Solanum americanum

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Solanum americanum
Starr 010520-0074 Solanum americanum.jpg
American Nightshade
Scientific classification
Kingdom: Plantae
(unranked): Angiosperms
(unranked): Eudicots
(unranked): Asterids
Order: Solanales
Family: Solanaceae
Genus: Solanum
Species: S. americanum
Binomial name
Solanum americanum
Mill.
Synonyms
  • Solanum adventitium Polgar
  • Solanum amarantoides Dunal
  • Solanum americanum var. nodiflorum (Jacq.) Edmonds
  • Solanum caribaeum Dunal
  • Solanum curtipes Bitter
  • Solanum depilatum Bitter
  • Solanum ganchouenense H. Lév.
  • Solanum gollmeri Bitter
  • Solanum humile Lam.
  • Solanum imerinense Bitter
  • Solanum inconspicuum Bitter
  • Solanum indecorum Rich.
  • Solanum inops Dunal
  • Solanum minutibaccatum Bitter
  • Solanum minutibaccatum var. curtipedunculatum Bitter
  • Solanum nigrum L.
  • Solanum nigrum var. americanum (Mill.) O.E. Schulz
  • Solanum nigrum var. atriplicifolium G. Mey.
  • Solanum nigrum var. minor Hook. f.
  • Solanum nigrum var. nodiflorum (Jacq.) A. Gray
  • Solanum nigrum var. pauciflorum Liou
  • Solanum nigrum var. virginicum L.
  • Solanum nodiflorum Jacq.
  • Solanum nodiflorum var. acuminatum Dunal
  • Solanum nodiflorum var. macrophyllum Dunal
  • Solanum nodiflorum var. petiolastrum Dunal
  • Solanum nodiflorum var. puberulum Dunal
  • Solanum nodiflorum var. sapucayense Chodat
  • Solanum oleraceum Dunal
  • Solanum parviflorum Badarò
  • Solanum photeinocarpum Nakam. & Odash.
  • Solanum pterocaulon Dunal
  • Solanum purpuratum Bitter
  • Solanum quadrangulare Thunb. ex L. f.
  • Solanum sciaphilum Bitter
  • Solanum tenellum Bitter
  • Solanum triangulare Lam.

Solanum americanum, commonly known as American nightshade or Glossy nightshade is a herbaceous flowering plant of wide though uncertain native range. The certain native range encompasses the tropics and subtropics of the Americas, Melanesia, New Guinea, and Australia.[1][2]

The plant is widely naturalised around the Tropical Pacific and Indian Oceans, including Hawaiʻi, Indochina, Madagascar and Africa, possibly via anthropogenic introduction in these locales.

Solanum americanum is one of the most widespread and morphologically variable species belonging to the section Solanum.[3] It can be confused with other black nightshade species in the Solanum nigrum complex.[4]

Description[edit]

Solanum americanum grows up to 1–1.5 metres (39–59 in) tall and is an annual or short-lived perennial. The leaves are alternate on the branch, and vary greatly in size, up to 10 centimetres (3.9 in) long and 7 centimetres (2.8 in) broad, with a 4-centimetre (1.6 in) petiole and a coarsely wavy or toothed margin. The flowers are about 1 cm diameter, white or occasionally light purple, with yellow stamens. The fruit is a shiny black berry 5–10 millimetres (0.20–0.39 in) diameter, containing numerous small seeds.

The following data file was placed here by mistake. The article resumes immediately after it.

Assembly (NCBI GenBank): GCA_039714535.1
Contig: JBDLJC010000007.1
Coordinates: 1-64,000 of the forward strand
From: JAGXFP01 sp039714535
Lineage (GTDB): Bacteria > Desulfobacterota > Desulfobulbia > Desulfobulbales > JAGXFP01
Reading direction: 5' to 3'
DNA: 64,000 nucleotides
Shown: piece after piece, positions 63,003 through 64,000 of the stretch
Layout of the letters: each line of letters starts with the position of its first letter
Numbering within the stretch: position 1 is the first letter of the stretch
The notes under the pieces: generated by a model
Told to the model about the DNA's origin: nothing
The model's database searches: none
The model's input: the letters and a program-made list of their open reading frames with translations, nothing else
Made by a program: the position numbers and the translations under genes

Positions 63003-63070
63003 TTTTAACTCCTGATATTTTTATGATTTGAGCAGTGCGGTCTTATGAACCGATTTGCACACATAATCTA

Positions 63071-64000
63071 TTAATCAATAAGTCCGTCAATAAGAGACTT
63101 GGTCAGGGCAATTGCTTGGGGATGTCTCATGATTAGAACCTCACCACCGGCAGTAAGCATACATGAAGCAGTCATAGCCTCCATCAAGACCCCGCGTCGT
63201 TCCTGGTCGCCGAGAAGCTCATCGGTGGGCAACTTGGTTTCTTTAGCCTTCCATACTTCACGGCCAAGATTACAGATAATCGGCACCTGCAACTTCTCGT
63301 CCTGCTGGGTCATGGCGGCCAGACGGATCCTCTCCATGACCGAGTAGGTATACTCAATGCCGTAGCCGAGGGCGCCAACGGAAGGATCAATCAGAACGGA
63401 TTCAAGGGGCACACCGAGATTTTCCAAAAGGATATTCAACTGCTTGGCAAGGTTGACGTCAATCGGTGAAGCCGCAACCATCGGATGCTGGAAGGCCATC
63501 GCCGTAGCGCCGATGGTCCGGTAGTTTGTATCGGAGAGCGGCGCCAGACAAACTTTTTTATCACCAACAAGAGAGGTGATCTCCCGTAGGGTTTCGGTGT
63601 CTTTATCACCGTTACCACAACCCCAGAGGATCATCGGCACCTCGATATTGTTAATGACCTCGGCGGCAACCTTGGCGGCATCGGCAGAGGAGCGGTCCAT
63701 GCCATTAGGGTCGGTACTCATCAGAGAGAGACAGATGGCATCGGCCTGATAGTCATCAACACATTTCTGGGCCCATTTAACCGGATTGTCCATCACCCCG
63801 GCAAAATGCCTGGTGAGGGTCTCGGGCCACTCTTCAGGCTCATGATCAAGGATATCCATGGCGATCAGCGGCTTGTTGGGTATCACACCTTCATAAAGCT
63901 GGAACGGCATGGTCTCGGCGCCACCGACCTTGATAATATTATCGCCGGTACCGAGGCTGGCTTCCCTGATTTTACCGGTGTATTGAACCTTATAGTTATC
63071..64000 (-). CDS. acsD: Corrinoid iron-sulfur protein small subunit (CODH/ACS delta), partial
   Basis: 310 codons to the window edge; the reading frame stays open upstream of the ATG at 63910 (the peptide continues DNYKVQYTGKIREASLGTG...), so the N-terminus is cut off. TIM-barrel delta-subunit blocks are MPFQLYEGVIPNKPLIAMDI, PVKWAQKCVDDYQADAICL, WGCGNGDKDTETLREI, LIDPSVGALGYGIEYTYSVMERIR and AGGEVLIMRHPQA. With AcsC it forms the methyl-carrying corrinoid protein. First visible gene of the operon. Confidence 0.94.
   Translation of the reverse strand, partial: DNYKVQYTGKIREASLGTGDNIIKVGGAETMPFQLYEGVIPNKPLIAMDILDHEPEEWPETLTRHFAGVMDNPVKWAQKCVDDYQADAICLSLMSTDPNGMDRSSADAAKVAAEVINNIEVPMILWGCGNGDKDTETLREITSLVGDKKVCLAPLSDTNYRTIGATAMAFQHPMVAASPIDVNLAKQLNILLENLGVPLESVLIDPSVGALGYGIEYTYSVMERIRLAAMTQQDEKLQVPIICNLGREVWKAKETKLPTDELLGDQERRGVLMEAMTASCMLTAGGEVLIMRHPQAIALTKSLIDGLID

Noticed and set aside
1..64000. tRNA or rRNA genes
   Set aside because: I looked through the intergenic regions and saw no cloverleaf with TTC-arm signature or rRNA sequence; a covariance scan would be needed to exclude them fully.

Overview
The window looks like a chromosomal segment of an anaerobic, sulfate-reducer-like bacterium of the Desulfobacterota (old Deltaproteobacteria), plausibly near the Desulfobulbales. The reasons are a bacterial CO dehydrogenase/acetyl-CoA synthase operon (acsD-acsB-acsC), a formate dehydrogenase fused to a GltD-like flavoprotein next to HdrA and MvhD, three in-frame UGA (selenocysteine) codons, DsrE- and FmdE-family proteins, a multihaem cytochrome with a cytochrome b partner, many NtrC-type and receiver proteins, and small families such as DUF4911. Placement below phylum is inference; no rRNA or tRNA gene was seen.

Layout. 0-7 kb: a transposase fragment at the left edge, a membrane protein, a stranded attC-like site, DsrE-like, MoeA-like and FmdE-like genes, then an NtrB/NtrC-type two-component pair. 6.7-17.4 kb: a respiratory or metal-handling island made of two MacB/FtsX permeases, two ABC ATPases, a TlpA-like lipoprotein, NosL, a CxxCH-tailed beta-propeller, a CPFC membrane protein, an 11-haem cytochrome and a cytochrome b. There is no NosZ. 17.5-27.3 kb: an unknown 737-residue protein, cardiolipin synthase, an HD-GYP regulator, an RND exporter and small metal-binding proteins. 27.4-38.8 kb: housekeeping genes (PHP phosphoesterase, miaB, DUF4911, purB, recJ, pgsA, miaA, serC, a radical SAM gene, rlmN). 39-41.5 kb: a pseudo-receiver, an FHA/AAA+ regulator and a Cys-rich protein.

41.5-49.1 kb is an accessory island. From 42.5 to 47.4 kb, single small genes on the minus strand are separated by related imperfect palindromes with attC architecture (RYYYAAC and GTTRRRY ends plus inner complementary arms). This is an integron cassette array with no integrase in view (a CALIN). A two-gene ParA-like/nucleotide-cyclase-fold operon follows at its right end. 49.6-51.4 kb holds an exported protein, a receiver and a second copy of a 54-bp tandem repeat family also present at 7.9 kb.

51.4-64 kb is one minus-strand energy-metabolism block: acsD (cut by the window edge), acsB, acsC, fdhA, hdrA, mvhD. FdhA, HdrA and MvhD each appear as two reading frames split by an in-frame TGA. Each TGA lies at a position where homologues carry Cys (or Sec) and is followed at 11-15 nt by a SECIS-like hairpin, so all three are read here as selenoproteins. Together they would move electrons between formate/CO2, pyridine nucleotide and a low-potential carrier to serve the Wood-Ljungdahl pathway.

Taxonomy[edit]

Solanum americanum is a variable taxon. It is considered by some botanists to be more than one species, and others recognise subspecies.[1] Some botanists have suggested that Solanum americanum' may be conspecific with the European nightshade, S. nigrum. [5]

Toxicity[edit]

Research indicates the presence of toxic glycoalkaloids and there are warnings to be careful on the use of S.americanum as herbal medicine and food.[4] The green fruit is particularly poisonous and eating unripe berries has caused the death of children.[6] Ripe berries and foliage may also cause poisoning.[6] This is via high levels of the glycoalkaloids, solanine and solamargine,.[7] Other toxins present in the plant include chaconine, solasonine, solanigrine, gitogenin and traces of saponins,[8] as well as the tropane alkaloids scopolamine (hyoscine), atropine and hyoscyamine.[9][10]

Significant amounts of solasodine(0.65%) have been found in the green berries.[11] The ripe fruit also contains 0.3-0.45% solasonine,[11] and acetylcholine, and has a cholinesterase-inhibiting effect on human plasma.[8] In Transkei, rural people have a high incidence of esophageal cancer thought to be a result of using S.americanum as a food.[8] Livestock can also be poisoned by high nitrate levels in the leaves.[8]

Toxicity varies widely depending on the genetic strain and the location conditions, like soil and rainfall.[6][8] Poisonous plant experts advise: "...unless you are certain that the berries are from an edible strain, leave them alone." [12]

Food[edit]